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Thursday, December 28, 2017

It's been so long, I practically forgot what I used to tell you all ...

It's three days before the new year. I enjoy looking back and looking forward. When I found out about Janus, I was quite pleased there was a God who did the same. 

When I shared with my husband, he said "doesn't that mean he was two-faced?" But no, Janus isn't about talking behind someone's back. He is, according to Wikipedia, "the god of beginnings, gates, transitions, time, duality, doorways, passages, and endings. Usually depicted as having two faces. he looks to the future and to the past." 

This is why I love January, the month named after the god who presides over beginnings and endings.

In the U.S., so much needs to come to an end. So much needs to begin anew. I think you know what I mean.

Personally, I am saying goodbye to some things, and I am saying hello to some others. Thus, I am very optimistic about the coming year.

I hope you are too. 

Wednesday, March 18, 2015

I finally built myself a website:

At long last, I have a website, and here's the address Here you will find all sorts of info about my books, plus links to poems and upcoming readings/classes. Check it out!

Thursday, March 5, 2015

Free Copies of Reckless Lovely: Get 'Em While They're Hot!

First three people to follow me on Twitter will receive a free copy of Reckless Lovely, including FREE shipping/postage. No strings attached. Happy spring!

Wednesday, March 4, 2015

Behind the Scenes with "Song of Weights and Measurements"

So, this week Poetry published one of my poems.

One of my favorite parts about completing a poem is going back and having a gander at the handwritten first drafts.

Call me a weirdo, but I enjoy seeing just how awful my early drafts often (always!) are. Also, I like seeing how a poem evolves, (in most cases, but not always) improves, with research, with fiddling, with reading aloud, with seemingly endless tinkering.

We, my family and I, were on an early morning commuter train. Over the river and through the woods to grandmother's house we go? Nope,  more like through the Rainier Valley to SeaTac, to a condo in Florida.

Suitcases stacked by the closing doors. Kids running around to find the best seat, and me, with this crazy notion to begin a poem.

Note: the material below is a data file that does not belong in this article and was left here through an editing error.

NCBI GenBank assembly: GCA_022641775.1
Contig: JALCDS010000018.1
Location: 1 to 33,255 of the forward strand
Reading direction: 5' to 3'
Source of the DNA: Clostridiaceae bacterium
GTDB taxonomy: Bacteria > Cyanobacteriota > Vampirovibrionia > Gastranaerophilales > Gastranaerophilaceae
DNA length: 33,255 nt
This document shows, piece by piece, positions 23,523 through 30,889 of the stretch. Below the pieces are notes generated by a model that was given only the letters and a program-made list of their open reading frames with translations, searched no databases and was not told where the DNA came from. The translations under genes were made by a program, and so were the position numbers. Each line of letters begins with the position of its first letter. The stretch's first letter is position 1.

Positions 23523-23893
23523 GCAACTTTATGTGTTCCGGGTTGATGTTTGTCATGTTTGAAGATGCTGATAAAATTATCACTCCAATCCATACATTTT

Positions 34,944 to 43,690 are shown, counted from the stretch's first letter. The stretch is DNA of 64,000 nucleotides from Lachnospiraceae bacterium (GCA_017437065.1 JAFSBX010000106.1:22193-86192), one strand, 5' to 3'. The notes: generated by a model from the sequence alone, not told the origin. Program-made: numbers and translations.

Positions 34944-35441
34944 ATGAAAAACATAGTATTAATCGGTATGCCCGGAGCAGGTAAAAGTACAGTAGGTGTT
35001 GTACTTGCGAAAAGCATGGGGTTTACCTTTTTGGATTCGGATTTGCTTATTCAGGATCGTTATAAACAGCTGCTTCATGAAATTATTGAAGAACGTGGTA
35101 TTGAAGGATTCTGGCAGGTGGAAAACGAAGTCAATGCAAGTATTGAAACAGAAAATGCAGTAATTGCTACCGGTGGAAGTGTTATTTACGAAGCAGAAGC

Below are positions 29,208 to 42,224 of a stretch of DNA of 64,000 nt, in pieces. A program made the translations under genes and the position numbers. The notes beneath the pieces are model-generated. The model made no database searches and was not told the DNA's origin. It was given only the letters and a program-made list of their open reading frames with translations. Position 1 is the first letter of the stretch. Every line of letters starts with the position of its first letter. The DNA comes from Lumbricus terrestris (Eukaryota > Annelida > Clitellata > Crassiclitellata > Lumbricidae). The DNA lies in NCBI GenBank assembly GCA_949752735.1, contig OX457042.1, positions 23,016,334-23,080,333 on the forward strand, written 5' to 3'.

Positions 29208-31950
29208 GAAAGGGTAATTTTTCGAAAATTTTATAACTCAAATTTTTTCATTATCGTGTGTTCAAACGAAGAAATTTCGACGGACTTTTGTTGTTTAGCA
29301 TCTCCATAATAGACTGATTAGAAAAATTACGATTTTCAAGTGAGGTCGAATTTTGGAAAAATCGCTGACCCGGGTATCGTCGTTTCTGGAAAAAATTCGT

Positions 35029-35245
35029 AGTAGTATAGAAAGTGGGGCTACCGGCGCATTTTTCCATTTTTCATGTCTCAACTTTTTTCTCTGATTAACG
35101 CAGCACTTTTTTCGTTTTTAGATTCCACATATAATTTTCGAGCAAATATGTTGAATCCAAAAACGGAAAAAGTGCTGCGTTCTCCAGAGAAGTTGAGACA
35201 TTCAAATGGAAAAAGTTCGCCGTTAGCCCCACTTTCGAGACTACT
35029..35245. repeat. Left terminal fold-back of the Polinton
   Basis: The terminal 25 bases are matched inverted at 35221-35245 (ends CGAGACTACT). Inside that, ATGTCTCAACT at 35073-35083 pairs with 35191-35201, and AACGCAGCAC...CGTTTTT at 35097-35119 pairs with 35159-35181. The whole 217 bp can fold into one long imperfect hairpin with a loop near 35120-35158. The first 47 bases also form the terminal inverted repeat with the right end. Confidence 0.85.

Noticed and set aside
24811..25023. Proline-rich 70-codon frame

My favorite thing about this page? How I had the good sense to cross out of heartfulness ~ right away, and seemingly without hesitation.

It was very meandering, very much about letting the poem go where it wanted. I always try to put my critic to bed during this stage. Glad to see I decided to cut the part about 6th grade, aren't cha?

The cough syrup bottle makes an appearance! But wad-ho, what a mess with its capful of sound advice!

We arrived in Florida, played in the sun/sand for a few days, and then my hubby agreed to take the kids to the pool while I spent some time by myself in the hotel room doing research. Who knew that six sacks was 5 fotmat?!

On January 29, I moved from notebook to laptop, working on this poem for six weeks before sending it to Poetry in February 2014. Three months passed, and then, in mid-May, I received an email from Don Share. He wanted to accept "Song of Weights and Measurements," but he was hesitant. He felt it took a slightly wrong turn near its close. 

It took a few days to approach this delicate situation of having to go back in and operate. After two days of dancing around it, asking friends for advice, wringing my hands, I began fiddling. 

I was sitting at a table at my local public library, having switched out a few lines. I wasn't sure I'd fixed it quite exactly, so I sent it to Don for his take. I heard back in less than five minutes. I'll take it.

Tears streaming down my face, I walked quickly out of the library ... so I could let out a squeal without disturbing the other patrons.

I had never believed it would happen. Who ever does? I just kept trying to write the best poems I knew how to write, keeping this quote by Paula Modersohn-Becker in mind: